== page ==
|DE1192787B *||Apr 1, 1960||May 13, 1965||Jaeger Erich||Pumpe fuer eine Herz-Lungen-Maschine|
|DE3136969A1 *||Sep 17, 1981||Apr 7, 1983||Deutsche Forsch Luft Raumfahrt||Electromechanical artificial heart|
|DE3317156A1 *||May 11, 1983||Nov 17, 1983||Walter Schwab||Rotationspumpe zur foerderung gasfoermiger und fluessiger stoffe, insbesonders zur verwendung als blut- und herzpumpe sowie kuenstliches herz|
|EP0146445A2 *||Nov 14, 1984||Jun 26, 1985||AEROSPATIALE Société Nationale Industrielle||Total heart prosthesis having two decoupled pumps forming a functionally undissociable unit, and electrocontrolled valves for such a prosthesis|
|1||Biomed. Technik 35  pp. 290-301-Preliminary Experience with a New Blood Pump.|
|2||*||Biomed. Technik 35 1990 pp. 290 301 Preliminary Experience with a New Blood Pump.|
|3||D. K. Backman et al., Trans. Amer. Soc. Int. Organs, 19 , p. 547-"The Design and Evaluation of Ventricules . . . Power Source".|
|4||*||D. K. Backman et al., Trans. Amer. Soc. Int. Organs, 19 1973 , p. 547 The Design and Evaluation of Ventricules . . . Power Source .|
|5||*||S. Takatani et al. IEEE 9th Annual Conference of the Engineering & Medical & Biological Society 1987 Development of a Motor Driven . . . Heart.|
|6||S. Takatani et al. IEEE 9th Annual Conference of the Engineering & Medical & Biological Society 1987-Development of a Motor-Driven . . . Heart.|
|Citing Patent||Filing date||Publication date||Applicant||Title|
|US5526779 *||Apr 6, 1995||Jun 18, 1996||Harrington Technology L.L.C.||Virtual crankshaft engine|
|US5980448 *||Jan 28, 1998||Nov 9, 1999||Vascor, Inc.||Single chamber blood pump|
|US6066085 *||Jul 22, 1999||May 23, 2000||Vascor, Inc.||Single chamber blood pump|
|US6200260||Oct 2, 1998||Mar 13, 2001||Fore Flow Corporation||Implantable heart assist system|
|US6299575||Apr 25, 2000||Oct 9, 2001||Orqis Medical Corporation||Implantable heart assist system|
|US6387037||Dec 23, 1999||May 14, 2002||Orqis Medical Corporation||Implantable heart assist system and method of applying same|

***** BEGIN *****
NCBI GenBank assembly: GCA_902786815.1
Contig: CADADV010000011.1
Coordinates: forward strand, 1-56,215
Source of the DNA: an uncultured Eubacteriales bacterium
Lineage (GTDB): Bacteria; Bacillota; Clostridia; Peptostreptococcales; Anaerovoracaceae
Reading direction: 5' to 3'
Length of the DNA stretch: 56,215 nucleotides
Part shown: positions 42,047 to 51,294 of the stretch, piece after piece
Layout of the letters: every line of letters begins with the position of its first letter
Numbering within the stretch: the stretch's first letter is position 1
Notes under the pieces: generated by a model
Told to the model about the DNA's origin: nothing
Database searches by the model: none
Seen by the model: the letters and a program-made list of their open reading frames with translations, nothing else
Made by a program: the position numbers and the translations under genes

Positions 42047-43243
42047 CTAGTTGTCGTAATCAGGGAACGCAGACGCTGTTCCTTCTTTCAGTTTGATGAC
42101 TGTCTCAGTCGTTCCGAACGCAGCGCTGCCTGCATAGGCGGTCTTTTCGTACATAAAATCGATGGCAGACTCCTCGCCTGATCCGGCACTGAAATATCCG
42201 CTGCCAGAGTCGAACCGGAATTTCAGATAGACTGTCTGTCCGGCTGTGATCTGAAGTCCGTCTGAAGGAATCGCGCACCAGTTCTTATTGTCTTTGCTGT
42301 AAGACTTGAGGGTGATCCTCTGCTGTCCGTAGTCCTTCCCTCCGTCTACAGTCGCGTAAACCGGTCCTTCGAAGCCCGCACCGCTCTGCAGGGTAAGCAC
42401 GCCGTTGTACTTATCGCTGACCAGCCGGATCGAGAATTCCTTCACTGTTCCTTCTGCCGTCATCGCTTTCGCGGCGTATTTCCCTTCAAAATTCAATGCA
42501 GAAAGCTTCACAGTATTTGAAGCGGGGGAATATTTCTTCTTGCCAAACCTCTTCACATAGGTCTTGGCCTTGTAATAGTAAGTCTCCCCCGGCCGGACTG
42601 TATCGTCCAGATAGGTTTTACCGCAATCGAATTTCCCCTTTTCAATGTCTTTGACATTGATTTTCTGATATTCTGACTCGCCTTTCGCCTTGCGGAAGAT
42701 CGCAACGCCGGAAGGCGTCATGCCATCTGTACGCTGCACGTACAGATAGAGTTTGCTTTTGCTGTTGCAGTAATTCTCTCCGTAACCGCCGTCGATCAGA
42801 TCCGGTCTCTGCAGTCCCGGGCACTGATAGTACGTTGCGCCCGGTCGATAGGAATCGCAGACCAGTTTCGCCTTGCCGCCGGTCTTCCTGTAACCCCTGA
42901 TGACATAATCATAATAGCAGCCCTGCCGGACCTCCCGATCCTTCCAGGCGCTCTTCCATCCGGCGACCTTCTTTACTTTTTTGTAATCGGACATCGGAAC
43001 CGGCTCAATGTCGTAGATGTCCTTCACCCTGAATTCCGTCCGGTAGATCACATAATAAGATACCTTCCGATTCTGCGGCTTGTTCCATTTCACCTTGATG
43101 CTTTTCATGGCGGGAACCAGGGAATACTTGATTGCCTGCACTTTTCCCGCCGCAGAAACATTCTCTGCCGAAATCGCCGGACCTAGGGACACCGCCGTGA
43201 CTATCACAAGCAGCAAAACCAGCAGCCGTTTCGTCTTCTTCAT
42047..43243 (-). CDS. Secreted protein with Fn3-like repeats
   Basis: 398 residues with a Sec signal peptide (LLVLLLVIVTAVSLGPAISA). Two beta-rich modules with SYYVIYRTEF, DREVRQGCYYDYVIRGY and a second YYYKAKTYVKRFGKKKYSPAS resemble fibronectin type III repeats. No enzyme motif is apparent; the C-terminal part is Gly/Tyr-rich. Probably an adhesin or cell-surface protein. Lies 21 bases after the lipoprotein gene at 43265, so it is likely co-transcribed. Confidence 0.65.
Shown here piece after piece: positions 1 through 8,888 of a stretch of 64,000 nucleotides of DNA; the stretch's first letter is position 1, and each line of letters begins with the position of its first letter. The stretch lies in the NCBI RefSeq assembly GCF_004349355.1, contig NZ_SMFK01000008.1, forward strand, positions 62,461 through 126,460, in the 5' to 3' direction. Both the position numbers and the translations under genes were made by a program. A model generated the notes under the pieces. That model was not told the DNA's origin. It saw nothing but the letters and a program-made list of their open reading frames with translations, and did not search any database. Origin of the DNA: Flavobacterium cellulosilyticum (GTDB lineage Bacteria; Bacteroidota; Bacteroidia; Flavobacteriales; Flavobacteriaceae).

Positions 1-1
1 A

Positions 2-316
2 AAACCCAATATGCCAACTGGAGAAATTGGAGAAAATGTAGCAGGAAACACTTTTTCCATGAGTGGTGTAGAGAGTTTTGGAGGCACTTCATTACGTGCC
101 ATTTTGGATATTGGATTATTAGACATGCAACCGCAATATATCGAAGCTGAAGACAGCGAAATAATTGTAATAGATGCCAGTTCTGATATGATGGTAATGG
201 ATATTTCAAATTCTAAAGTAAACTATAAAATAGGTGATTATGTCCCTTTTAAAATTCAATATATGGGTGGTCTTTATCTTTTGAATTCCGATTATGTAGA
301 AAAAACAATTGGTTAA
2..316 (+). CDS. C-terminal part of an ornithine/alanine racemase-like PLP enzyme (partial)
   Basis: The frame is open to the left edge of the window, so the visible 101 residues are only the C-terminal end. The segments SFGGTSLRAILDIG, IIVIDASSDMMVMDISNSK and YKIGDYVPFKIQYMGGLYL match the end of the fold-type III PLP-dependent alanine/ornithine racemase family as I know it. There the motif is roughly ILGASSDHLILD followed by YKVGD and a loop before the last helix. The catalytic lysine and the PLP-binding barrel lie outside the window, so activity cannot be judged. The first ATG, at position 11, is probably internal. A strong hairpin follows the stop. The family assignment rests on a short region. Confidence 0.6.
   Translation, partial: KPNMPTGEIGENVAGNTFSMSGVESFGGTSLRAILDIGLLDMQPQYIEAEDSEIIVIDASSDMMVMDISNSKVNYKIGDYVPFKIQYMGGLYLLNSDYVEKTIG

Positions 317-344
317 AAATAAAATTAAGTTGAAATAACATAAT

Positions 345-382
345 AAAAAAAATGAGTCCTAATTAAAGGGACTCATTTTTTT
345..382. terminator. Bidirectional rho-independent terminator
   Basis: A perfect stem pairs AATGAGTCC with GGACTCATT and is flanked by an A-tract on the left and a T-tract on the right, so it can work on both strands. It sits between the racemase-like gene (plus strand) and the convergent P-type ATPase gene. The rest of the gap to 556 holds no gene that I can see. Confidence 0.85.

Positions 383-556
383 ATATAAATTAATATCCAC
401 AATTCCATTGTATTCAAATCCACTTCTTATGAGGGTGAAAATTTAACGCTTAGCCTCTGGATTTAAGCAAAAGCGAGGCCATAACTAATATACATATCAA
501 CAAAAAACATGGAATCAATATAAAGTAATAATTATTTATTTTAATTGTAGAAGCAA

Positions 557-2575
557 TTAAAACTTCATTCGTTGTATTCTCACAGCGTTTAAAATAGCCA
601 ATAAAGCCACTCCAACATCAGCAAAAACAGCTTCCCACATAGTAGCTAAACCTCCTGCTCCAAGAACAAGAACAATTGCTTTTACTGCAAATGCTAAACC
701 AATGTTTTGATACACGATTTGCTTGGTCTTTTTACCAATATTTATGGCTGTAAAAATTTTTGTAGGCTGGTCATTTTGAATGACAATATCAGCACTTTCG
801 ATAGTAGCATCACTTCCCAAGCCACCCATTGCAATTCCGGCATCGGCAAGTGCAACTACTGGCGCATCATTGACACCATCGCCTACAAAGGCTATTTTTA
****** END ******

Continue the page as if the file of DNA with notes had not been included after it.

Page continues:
|US6390969||Apr 21, 2000||May 21, 2002||Orqis Medical Corporation||Implantable heart assist system and method of applying same|
|US6428464||Apr 9, 1999||Aug 6, 2002||Orqis Medical Corporation||Implantable heart assist system|
|US6610004||Feb 15, 2002||Aug 26, 2003||Orqis Medical Corporation||Implantable heart assist system and method of applying same|
|US6685621||Jun 11, 2002||Feb 3, 2004||Orois Medical Corporation||Implantable heart assist system and method of applying same|
|US6889082||Nov 6, 2002||May 3, 2005||Orqis Medical Corporation||Implantable heart assist system and method of applying same|
|US7125376||Apr 7, 2003||Oct 24, 2006||Orqis Medical Corporation||Implantable heart assist system and method of applying same|
|US7588531||May 3, 2006||Sep 15, 2009||Orqis Medical Corporation||Implantable heart assist system and method of applying same|
|US7591778||May 3, 2006||Sep 22, 2009||Orqis Medical Corporation||Implantable heart assist system and method of applying same|
|US7614997||Nov 10, 2009||Orqis Medical Corporation||Implantable heart assist system and method of applying same|
|US7662084||Oct 20, 2005||Feb 16, 2010||Korea University Industry and Academy Cooperation Foundation||Blood pump actuator and a blood pump system thereof|
|US7993260||Aug 9, 2011||Thoratec Corporation||Implantable heart assist system and method of applying same|
|US8900115||Jul 1, 2011||Dec 2, 2014||Thoratec Corporation||Implantable heart assist system and method of applying same|
|US20030069468 *||Nov 6, 2002||Apr 10, 2003||Bolling Steven F.||Implantable heart assist system and method of applying same|
|US20080161637 *||Oct 20, 2005||Jul 3, 2008||Kyung Sun||Blood Pump Actuator And A Blood Pump System Thereof|
|DE19505512A1 *||Feb 10, 1995||Aug 22, 1996||Emil Sebastian Prof D Buecherl||Antriebsvorrichtung für ein künstliches Herz|
|DE19505512C2 *||Feb 10, 1995||Jan 29, 1998||Emil Sebastian Prof D Buecherl||Antriebsvorrichtung für ein künstliches Herz|
|U.S. Classification||623/3.17, 417/415, 417/419|
|International Classification||F04B43/02, A61M1/10|
|Cooperative Classification||A61M1/1081, F04B43/026|
|European Classification||F04B43/02P3, A61M1/10F|
|Sep 9, 1992||AS||Assignment|
Owner name: FORSCHUNGSGESELLSCHAFT FUR BIOMEDIZINISCHE TECHNIK
Free format text: ASSIGNMENT OF ASSIGNORS INTEREST.;ASSIGNORS:KAUFMAN, RALF;REUL, HELMUT;RAU, GUENTER;AND OTHERS;REEL/FRAME:006262/0634;SIGNING DATES FROM 19920820 TO 19920824
|Apr 21, 1997||FPAY||Fee payment|
Year of fee payment: 4
|Apr 12, 2001||FPAY||Fee payment|
Year of fee payment: 8
|Jun 9, 2005||FPAY||Fee payment|
Year of fee payment: 12
|Jun 9, 2005||REMI||Maintenance fee reminder mailed|
|Jun 9, 2005||SULP||Surcharge for late payment|
Year of fee payment: 11